Once you are done with your visit to the Arc de Triomphe, the next stop is the Eiffel Tower.

There are two ways you can get to the Eiffel Tower.

You can take the Metro to one of these few stations: Trocadéro, Passy, Alma-Marceau or Bir Hakeim and then walk over to the Eiffel Tower. Download Paris Metro Map here.

Or you can just take a short walk from the Arc de Triomphe to the Eiffel Tower via Avenue d’Iéna.



Personally, while the walk appears to be long (2.1km), the Metro alternative is not much shorter and will involve walking quite a bit as well. So, if you don’t mind walking and/or the weather in Paris is bearable, it may be better to just walk over to the Eiffel Tower. Not only do you get an opportunity to save on the metro tickets but also a chance to take in different views of the Eiffel Tower. If you took the path through Avenue d’Iéna, you should get different views of the tower and from different perspectives. Your first sighting of the tower should be somewhere close to the Trocadéro Gardens with the Eiffel Tower towering over the trees in the gardens. As you get closer, the Eiffel Tower would be just across the Seine and will be nicely framed by the Pont d’Iéna. At this point, you will be close enough to the Eiffel Tower for a few selfies with the tower as the backdrop.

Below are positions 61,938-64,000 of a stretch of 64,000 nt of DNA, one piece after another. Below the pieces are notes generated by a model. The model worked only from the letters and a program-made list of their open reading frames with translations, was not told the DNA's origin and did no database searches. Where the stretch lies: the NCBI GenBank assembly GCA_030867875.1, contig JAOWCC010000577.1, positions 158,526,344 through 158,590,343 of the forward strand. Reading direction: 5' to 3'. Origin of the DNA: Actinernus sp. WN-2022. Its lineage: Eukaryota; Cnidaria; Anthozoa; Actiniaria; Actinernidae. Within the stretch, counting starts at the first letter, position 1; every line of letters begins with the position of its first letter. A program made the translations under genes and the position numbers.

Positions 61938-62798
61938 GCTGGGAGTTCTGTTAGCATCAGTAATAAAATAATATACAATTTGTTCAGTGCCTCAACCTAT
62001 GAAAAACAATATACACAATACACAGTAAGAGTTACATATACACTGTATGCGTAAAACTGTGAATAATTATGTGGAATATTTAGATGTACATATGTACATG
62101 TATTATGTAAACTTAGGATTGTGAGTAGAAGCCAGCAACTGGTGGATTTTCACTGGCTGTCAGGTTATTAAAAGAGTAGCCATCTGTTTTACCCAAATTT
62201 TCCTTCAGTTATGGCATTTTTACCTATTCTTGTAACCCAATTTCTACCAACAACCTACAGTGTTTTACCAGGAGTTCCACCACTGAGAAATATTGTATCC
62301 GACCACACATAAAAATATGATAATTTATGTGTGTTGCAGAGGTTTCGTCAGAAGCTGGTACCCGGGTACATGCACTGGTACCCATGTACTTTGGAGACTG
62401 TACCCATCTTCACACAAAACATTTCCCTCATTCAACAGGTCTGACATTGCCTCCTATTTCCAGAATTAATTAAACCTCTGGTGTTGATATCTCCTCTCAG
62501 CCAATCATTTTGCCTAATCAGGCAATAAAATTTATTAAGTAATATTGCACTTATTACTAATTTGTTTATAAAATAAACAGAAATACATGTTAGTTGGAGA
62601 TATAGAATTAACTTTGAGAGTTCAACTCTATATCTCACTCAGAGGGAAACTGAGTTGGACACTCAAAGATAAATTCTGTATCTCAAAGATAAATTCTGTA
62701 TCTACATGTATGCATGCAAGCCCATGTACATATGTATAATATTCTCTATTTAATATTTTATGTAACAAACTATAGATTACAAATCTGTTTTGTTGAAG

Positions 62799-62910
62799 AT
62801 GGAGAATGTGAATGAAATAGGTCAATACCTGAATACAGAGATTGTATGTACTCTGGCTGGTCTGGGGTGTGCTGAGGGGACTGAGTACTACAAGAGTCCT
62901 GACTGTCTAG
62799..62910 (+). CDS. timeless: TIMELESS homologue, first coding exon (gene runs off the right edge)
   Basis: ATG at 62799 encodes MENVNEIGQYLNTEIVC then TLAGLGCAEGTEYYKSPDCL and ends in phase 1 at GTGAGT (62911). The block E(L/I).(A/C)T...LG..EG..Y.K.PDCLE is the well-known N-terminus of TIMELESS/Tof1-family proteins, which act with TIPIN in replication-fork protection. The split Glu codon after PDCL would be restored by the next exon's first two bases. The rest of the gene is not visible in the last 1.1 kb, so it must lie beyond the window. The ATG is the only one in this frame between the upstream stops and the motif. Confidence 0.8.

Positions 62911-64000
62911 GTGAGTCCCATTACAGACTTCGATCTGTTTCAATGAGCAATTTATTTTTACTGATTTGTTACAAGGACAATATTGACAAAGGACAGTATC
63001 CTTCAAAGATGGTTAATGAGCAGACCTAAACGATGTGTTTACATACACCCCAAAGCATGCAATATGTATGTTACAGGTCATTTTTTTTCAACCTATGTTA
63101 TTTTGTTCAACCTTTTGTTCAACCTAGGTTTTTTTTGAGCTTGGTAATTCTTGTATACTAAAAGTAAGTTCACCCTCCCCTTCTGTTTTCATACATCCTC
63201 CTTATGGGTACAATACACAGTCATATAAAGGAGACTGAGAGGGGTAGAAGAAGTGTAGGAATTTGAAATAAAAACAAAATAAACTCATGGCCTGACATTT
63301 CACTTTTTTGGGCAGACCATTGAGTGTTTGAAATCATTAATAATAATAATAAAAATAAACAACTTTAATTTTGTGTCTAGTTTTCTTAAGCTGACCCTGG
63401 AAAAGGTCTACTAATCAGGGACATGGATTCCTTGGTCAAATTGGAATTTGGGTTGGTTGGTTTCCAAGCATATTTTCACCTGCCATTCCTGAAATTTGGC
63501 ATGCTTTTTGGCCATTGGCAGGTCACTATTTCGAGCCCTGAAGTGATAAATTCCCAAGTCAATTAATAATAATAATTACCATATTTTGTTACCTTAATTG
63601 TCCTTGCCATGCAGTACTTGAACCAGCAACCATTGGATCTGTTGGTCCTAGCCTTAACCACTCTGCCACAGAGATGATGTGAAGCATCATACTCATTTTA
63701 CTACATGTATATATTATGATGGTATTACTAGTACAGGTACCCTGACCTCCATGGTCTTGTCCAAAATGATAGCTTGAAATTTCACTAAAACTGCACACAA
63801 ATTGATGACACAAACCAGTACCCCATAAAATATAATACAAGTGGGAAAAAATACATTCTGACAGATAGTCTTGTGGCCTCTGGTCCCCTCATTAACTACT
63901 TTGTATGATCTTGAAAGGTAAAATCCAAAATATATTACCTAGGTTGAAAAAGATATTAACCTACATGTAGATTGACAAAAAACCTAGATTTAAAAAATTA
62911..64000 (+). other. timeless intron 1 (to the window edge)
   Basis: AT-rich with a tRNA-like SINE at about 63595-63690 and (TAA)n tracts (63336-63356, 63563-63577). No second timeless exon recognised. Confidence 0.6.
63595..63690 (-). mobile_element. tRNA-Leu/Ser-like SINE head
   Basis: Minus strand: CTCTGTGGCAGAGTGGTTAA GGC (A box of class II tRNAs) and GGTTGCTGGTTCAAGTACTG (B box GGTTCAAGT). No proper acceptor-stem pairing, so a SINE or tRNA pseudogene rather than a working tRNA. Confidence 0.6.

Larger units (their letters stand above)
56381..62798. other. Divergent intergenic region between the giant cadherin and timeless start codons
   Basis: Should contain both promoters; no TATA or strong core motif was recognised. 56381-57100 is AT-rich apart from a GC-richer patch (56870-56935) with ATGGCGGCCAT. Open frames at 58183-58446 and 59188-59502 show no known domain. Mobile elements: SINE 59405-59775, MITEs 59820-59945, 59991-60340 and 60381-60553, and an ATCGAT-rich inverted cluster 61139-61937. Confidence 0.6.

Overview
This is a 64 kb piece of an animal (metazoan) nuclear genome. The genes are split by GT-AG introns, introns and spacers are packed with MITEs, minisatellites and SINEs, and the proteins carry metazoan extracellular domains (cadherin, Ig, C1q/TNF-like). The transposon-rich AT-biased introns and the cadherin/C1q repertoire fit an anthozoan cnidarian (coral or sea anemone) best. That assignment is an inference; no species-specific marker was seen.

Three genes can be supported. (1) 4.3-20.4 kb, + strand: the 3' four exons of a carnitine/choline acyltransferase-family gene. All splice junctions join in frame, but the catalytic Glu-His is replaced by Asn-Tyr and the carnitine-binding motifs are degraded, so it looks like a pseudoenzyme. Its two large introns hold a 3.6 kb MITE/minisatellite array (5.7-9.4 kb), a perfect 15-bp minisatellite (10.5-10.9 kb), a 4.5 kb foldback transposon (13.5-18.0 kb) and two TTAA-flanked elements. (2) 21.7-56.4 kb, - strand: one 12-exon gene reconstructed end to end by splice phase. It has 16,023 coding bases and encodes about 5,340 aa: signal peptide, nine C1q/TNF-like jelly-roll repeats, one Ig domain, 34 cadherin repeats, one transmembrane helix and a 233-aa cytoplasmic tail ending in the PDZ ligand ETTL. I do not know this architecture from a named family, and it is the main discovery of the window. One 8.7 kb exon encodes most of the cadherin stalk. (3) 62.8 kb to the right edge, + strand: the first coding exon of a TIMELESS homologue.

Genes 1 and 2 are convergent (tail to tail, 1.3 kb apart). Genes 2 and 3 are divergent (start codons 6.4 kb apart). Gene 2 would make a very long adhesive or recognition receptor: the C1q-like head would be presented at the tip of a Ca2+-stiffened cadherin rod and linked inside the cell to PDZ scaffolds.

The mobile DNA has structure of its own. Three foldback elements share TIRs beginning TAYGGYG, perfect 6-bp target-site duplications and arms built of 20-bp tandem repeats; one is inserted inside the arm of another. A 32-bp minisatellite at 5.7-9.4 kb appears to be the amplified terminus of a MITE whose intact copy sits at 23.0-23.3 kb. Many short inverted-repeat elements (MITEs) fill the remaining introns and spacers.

Now, you have a choice: You can either go up the Eiffel Tower using the lifts or you can also choose the stairs if you want a more unique experience. There are three lifts (North, East, and West) that will take you up to the 1st and 2nd floors (115m). If you intend to visit the top (276m), you need to change lifts at the 2nd floor. If lifts are not your thing, the stairs go up to the 2nd floor (115m) before you have to take the lifts to the top floor. Either way, be prepared to wait as the queues leading up to the ticket booths will be long. A few pointers to bear in mind:

  1. The cost of going up by stairs is cheaper than taking the lifts up (so for those on a budget, you can consider taking the stairs up to the 2nd floor before swapping for the lifts);
  2. The queue for a “stairs” ticket is generally shorter than the “lift” ticket queue;
  3. There appears to be no restriction preventing a person who bought a “stairs” ticket from taking the lifts on the way down;